Allan Clarke hit the crossbar with a header and Lorimer had a shot bundled wide by Gunners goalkeeper Geoff Barnett before the most famous goal in United’s history arrived eight minutes into the second half.
An attempted pass by Alan Ball that was cut out by Jack Charlton inadvertently began the move that then saw Paul Madeley find Lorimer who, in turn, spread the play to Mick Jones on the right.
Clarke, showing the awareness that had persuaded Revie to shatter the British transfer record three years earlier when buying the Leicester City forward for £165,000, immediately sensed an opening and duly found sufficient space in the area to meet Jones’s inviting cross with a diving header that gave Barnett no chance.
Revie, mindful of how things had gone wrong in the past, calmly rose from the bench to remind his players to stay focused as all around him the United staff celebrated.
He need not have worried, though, with Arsenal going close just once in the remaining 37 minutes, when Charlie George’s shot crashed against the crossbar. The rebound was then stabbed wide by Peter Simpson and Leeds had won the Cup.
The only black spot for the Yorkshire club was an injury suffered by Jones during the final few minutes when the striker collided with Barnett. Not only did it leave Jones having to be helped up the steps to the Royal Box to collect his medal, it also meant he would not be fit to face Wolves the following Monday night.
Trevillion, drafted in to by Revie to try and improve United’s public image, also remembers the collecting of the Cup with mixed feelings.
“The saddest thing about the 1972 FA Cup final for me was the missed opportunity that came after the game,” said the illustrator. “Don, always looking for ways to make the public view his team more positively, had come up with the idea of presenting the Queen with a bunch of roses if Leeds won the Cup.
“Don loved roses and Terry Cooper, who had broken his leg and was not playing, was put in charge of getting the roses to the dressing room. He delivered them before kick-off.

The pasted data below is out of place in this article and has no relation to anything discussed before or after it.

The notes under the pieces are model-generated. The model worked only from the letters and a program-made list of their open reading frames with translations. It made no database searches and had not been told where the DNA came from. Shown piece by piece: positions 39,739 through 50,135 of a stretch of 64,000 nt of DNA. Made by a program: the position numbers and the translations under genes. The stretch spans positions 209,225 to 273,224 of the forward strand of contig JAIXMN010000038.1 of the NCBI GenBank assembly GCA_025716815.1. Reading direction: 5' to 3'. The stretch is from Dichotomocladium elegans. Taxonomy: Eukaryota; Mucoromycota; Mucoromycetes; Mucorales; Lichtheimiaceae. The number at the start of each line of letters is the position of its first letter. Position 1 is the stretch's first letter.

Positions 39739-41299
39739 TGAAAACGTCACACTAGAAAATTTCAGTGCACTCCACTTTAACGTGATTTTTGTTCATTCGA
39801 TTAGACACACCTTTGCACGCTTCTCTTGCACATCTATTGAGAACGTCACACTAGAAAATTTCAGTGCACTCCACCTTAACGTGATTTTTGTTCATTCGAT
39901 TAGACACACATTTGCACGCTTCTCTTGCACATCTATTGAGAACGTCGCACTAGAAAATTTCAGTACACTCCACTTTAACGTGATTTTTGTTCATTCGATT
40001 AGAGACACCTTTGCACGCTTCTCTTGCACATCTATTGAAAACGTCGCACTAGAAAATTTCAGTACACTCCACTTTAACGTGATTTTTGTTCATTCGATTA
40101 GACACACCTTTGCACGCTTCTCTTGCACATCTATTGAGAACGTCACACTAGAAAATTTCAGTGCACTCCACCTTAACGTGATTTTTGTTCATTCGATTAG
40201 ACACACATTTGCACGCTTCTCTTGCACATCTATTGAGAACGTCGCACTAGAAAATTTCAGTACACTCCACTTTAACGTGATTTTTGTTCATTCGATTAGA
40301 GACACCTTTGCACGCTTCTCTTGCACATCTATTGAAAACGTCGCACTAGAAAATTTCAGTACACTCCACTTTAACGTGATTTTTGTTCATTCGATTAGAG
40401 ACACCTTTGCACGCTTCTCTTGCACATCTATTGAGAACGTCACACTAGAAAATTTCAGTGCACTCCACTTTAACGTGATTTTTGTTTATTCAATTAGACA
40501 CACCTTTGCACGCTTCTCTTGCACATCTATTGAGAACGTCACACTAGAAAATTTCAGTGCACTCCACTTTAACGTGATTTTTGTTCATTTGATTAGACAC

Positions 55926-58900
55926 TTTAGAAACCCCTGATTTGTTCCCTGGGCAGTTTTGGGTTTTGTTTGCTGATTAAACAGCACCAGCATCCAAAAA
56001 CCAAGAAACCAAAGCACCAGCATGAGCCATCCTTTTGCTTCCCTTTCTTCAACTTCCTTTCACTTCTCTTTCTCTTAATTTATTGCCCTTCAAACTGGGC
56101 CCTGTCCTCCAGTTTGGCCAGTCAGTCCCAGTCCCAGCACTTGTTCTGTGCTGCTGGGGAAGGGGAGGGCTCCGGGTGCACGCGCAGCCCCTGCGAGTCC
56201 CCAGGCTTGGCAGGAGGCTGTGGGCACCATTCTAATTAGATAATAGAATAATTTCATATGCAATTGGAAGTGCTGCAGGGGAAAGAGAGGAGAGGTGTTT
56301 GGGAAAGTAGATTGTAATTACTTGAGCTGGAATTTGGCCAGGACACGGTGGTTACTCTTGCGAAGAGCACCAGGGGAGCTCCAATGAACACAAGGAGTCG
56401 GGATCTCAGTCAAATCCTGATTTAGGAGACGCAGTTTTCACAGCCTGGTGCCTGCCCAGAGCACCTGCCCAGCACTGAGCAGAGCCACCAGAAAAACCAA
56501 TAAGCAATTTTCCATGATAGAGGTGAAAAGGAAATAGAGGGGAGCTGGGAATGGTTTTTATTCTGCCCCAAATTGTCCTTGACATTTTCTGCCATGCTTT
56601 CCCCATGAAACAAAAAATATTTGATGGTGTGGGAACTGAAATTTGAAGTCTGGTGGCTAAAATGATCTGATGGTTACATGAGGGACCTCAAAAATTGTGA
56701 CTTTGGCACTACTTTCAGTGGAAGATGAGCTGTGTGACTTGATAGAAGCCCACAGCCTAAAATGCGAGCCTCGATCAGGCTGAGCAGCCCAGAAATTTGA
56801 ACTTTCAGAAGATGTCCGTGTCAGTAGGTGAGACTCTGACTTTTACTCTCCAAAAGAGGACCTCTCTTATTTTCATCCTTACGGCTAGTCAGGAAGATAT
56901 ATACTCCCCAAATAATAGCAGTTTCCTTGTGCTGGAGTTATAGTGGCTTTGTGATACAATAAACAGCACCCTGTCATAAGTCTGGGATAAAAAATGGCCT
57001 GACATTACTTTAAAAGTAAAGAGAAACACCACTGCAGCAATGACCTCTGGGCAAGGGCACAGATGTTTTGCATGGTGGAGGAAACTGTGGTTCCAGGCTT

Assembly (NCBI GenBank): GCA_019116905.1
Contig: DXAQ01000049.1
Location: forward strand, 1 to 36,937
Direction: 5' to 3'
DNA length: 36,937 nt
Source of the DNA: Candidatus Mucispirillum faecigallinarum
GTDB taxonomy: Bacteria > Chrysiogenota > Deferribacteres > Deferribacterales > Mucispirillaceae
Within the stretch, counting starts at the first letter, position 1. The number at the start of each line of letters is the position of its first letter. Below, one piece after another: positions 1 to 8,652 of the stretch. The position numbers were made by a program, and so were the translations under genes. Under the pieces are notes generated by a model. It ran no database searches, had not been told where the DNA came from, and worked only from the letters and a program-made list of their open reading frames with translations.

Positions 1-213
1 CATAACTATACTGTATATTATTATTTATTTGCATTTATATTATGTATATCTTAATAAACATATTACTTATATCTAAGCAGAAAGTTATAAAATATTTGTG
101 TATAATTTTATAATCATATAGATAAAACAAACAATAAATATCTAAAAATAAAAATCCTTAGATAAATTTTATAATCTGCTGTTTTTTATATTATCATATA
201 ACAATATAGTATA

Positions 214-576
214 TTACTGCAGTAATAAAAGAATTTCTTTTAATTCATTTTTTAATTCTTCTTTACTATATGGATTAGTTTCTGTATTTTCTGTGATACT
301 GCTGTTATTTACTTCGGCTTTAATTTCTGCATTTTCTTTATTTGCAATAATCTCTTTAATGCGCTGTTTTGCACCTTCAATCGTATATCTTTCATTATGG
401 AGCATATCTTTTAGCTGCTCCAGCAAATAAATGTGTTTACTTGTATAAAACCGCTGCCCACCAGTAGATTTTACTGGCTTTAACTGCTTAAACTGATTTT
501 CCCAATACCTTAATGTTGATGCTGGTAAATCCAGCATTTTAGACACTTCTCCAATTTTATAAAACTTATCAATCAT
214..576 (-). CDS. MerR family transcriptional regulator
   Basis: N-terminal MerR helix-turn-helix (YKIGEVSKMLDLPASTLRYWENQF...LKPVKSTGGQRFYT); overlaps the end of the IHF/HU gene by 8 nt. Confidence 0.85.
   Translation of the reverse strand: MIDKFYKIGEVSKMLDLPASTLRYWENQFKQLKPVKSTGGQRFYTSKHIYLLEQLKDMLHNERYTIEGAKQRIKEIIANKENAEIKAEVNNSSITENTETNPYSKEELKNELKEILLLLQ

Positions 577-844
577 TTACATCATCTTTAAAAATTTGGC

“But then, in all the excitement, the roses were forgotten about and left in the dressing room. It was a real shame as the gesture would have shown Don in a completely different light and just what sort of a club Leeds were away from the public image.”
A far more pressing issue for Revie as Leeds headed straight to Wolverhampton from Wembley was a growing injury list.
Jones was out, while Eddie Gray, Clarke and Jonny Giles were all struggling.
All three needed pain-killing injections to play and were a pale shadow of themselves as Leeds lost 2-1 at Molinuex. It meant the dream of a first double was over, ensuring that United’s sole Cup triumph will always be remembered with mixed feelings.
Jack Charlton said: “We had such fixture congestion that it cost us. There were also people in the FA and Football League out to get us. Can you imagine a team having to play their final game of the season on a Monday night nowadays, just two days after winning the FA Cup?
“Why they could not have delayed the game to the Wednesday or Thursday was something we never got explained.
“In the end, we had to travel to Wolves, stay in the hotel and then play on the Monday. It was too much and we paid the price.”